Harmonization law for elections passed in parliament

Harmonization law for elections passed in parliament

Harmonization law for elections passed in parliament

The Turkish Parliament has approved a legislative package for the harmonization of the current election and political party laws based on the new electoral terms stipulated by the constitutional amendment.

The legislation stipulating the regulation for presidential and parliamentary elections was approved on April 24 in a late night session in the Grand National Assembly in parliament.

The package makes changes in laws on basic electoral regulations, lawmaker elections, political parties and presidential elections.

The Supreme Board of Elections (YSK) is expected to announce the election schedule a day after the package will be announced in the official gazette.

According to the regulation, the presidential candidate can be nominated by a political party, which has either received at least 5 percent of the votes in the last election or has a group in parliament and 100,000 signatures from the electorate.

The nominees that will apply for candidacy outside of the parliament will pay 131,000 Turkish liras and those who can collect 100,000 signatures will be reimbursed following the election. If a candidate cannot collect enough signatures, their payment will be transferred to the Treasury.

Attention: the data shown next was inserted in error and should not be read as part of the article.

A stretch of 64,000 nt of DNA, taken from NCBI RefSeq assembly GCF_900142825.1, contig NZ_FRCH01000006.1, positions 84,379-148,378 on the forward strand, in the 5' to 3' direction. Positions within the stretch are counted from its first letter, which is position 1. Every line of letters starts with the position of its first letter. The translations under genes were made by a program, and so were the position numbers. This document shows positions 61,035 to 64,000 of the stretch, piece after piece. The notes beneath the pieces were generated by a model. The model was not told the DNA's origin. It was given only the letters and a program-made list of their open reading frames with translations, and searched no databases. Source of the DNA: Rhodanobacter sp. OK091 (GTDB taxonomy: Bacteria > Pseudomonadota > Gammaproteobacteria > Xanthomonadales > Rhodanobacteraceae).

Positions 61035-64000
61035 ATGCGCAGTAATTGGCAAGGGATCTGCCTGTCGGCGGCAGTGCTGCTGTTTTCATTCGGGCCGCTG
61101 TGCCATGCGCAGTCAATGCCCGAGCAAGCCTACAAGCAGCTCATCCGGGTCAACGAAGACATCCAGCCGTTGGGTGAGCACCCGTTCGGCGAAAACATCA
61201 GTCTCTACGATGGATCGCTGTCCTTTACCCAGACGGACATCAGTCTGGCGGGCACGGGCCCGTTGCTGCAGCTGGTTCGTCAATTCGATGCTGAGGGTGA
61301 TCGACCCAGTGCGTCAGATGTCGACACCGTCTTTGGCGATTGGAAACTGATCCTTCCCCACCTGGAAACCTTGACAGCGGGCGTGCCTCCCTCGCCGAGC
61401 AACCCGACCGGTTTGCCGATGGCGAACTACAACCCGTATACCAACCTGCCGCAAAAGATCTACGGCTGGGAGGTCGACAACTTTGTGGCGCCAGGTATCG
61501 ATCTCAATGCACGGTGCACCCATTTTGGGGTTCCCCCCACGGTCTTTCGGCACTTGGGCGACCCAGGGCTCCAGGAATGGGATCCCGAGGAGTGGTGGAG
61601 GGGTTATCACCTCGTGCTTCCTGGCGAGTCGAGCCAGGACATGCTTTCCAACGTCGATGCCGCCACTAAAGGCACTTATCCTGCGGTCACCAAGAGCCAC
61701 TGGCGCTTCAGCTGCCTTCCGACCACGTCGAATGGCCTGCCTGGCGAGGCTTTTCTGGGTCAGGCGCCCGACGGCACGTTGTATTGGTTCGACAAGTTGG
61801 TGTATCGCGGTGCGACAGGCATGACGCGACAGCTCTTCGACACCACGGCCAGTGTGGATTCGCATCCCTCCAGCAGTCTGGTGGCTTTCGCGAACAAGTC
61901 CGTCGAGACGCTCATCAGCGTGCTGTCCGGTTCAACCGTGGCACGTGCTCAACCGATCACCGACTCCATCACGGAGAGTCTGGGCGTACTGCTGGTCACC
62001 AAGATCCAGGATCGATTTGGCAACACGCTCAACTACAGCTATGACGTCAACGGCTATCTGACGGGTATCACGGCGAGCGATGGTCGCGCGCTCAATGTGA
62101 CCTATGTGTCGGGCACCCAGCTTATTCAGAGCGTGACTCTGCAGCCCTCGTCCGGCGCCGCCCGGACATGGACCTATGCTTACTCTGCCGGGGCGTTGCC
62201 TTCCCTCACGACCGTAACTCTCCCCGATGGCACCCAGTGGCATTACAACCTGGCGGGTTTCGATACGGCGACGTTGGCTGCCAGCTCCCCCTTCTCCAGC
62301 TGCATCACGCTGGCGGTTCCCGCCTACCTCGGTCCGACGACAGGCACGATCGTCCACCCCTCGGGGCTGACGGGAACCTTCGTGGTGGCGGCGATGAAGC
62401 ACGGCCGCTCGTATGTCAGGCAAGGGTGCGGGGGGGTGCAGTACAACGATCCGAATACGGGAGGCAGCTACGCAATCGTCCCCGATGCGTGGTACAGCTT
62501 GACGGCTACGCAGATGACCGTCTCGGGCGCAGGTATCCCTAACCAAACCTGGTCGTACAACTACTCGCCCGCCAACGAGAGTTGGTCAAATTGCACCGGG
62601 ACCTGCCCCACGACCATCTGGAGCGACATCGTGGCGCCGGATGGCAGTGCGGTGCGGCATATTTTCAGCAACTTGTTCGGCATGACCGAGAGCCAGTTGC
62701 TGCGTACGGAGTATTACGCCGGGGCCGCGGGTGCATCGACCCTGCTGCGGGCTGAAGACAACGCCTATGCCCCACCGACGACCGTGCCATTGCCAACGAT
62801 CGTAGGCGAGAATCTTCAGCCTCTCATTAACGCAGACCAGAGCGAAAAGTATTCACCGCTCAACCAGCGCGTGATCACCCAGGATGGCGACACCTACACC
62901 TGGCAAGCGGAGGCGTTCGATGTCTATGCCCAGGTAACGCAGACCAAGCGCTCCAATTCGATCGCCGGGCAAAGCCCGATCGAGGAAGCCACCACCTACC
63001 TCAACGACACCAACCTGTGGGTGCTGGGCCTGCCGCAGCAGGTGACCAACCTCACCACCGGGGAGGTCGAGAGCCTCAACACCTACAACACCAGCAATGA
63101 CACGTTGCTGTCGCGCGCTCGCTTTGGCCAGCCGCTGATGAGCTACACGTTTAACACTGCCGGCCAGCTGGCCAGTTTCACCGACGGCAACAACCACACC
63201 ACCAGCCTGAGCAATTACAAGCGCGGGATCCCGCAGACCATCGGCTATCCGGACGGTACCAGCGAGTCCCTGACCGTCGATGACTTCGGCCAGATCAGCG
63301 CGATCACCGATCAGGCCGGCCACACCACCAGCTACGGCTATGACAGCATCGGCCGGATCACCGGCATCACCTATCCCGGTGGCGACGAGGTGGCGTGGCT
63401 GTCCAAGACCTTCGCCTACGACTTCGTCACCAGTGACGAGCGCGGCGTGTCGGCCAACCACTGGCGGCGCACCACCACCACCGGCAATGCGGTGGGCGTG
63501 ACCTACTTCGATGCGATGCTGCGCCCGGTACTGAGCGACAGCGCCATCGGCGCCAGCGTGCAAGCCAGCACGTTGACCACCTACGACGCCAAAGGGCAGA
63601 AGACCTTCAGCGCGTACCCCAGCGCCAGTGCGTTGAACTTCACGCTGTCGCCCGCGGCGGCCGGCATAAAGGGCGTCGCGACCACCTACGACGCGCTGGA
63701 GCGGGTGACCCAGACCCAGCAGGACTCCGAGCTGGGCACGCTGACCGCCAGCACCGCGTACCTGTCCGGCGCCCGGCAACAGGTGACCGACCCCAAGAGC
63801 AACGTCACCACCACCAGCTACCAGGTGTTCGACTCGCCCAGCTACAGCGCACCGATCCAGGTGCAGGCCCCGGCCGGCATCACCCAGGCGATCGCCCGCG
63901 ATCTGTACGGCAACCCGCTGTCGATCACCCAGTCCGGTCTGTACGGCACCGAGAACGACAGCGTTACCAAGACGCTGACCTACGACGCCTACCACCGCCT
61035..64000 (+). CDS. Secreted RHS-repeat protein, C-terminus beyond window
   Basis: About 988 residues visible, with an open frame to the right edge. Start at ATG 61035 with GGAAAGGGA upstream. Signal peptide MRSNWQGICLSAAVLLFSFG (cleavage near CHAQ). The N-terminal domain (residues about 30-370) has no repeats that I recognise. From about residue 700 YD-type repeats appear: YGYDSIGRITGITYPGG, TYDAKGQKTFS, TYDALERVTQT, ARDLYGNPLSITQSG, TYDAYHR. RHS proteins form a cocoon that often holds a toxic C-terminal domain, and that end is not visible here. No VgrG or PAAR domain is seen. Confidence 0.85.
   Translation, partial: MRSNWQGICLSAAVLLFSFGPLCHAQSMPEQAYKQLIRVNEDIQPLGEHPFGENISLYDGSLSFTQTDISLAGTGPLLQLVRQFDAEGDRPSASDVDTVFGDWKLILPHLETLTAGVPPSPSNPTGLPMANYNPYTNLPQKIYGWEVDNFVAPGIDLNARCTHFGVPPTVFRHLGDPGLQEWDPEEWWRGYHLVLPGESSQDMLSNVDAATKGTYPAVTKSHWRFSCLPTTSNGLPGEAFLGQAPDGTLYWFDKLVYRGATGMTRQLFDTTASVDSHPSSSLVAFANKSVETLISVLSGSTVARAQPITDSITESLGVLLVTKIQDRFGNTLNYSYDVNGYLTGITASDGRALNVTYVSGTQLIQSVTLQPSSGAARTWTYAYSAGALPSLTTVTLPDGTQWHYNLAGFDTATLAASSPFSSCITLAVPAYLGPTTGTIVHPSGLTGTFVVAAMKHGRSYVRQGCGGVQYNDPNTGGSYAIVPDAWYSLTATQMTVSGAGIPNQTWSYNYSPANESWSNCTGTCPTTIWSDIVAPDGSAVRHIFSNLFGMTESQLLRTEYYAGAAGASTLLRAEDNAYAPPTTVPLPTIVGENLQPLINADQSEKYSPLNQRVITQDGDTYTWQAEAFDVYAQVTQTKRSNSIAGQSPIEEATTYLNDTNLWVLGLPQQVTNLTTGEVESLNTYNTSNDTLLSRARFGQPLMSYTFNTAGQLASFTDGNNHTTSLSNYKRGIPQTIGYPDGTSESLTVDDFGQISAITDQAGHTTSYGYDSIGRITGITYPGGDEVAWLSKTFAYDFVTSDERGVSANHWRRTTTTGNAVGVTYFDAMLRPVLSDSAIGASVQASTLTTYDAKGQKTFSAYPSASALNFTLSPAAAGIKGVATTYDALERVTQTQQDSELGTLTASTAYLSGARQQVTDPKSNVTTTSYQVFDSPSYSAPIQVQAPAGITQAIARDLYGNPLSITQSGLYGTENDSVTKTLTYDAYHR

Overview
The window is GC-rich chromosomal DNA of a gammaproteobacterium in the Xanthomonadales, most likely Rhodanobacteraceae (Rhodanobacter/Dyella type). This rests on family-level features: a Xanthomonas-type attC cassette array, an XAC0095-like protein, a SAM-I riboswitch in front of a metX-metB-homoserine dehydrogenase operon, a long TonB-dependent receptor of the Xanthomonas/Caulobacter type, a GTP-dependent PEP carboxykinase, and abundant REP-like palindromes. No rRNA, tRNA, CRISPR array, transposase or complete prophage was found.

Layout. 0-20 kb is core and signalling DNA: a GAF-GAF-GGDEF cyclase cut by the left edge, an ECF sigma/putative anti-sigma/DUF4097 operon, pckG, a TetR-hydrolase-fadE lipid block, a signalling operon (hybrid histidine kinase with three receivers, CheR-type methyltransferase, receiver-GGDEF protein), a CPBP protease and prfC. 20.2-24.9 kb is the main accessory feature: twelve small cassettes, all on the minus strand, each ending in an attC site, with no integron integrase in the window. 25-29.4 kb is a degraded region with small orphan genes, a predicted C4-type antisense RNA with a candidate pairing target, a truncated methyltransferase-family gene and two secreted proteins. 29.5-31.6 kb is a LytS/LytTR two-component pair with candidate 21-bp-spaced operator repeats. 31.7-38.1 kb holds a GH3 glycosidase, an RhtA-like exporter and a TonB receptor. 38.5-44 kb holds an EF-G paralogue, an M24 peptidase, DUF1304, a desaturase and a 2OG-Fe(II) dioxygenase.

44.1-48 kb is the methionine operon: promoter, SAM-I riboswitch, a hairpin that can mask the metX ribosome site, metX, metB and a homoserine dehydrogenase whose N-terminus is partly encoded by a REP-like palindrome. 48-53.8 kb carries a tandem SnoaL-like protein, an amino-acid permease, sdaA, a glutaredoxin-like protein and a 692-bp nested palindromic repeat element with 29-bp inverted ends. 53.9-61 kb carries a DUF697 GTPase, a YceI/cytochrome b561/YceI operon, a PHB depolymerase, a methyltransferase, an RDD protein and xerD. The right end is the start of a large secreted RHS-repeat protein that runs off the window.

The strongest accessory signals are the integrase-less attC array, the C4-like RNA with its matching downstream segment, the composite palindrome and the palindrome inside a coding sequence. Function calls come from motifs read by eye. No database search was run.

Voters can only sign for one candidate. Their signatures will be given to the local election committee and registered digitally.

A presidential candidate cannot run for lawmaker in parliament at the same time.

The president can only be elected for two terms but if the parliament decides elections will be held in the second term, the president can be a candidate another time.

Presidential elections will be held simultaneously with the parliamentary law. A candidate that has received more than 50 percent of the votes in the first round will be the president.

If none of the candidates can reach this percentage, then a second round of elections will be held two weeks later between the two candidates that have received the most votes.

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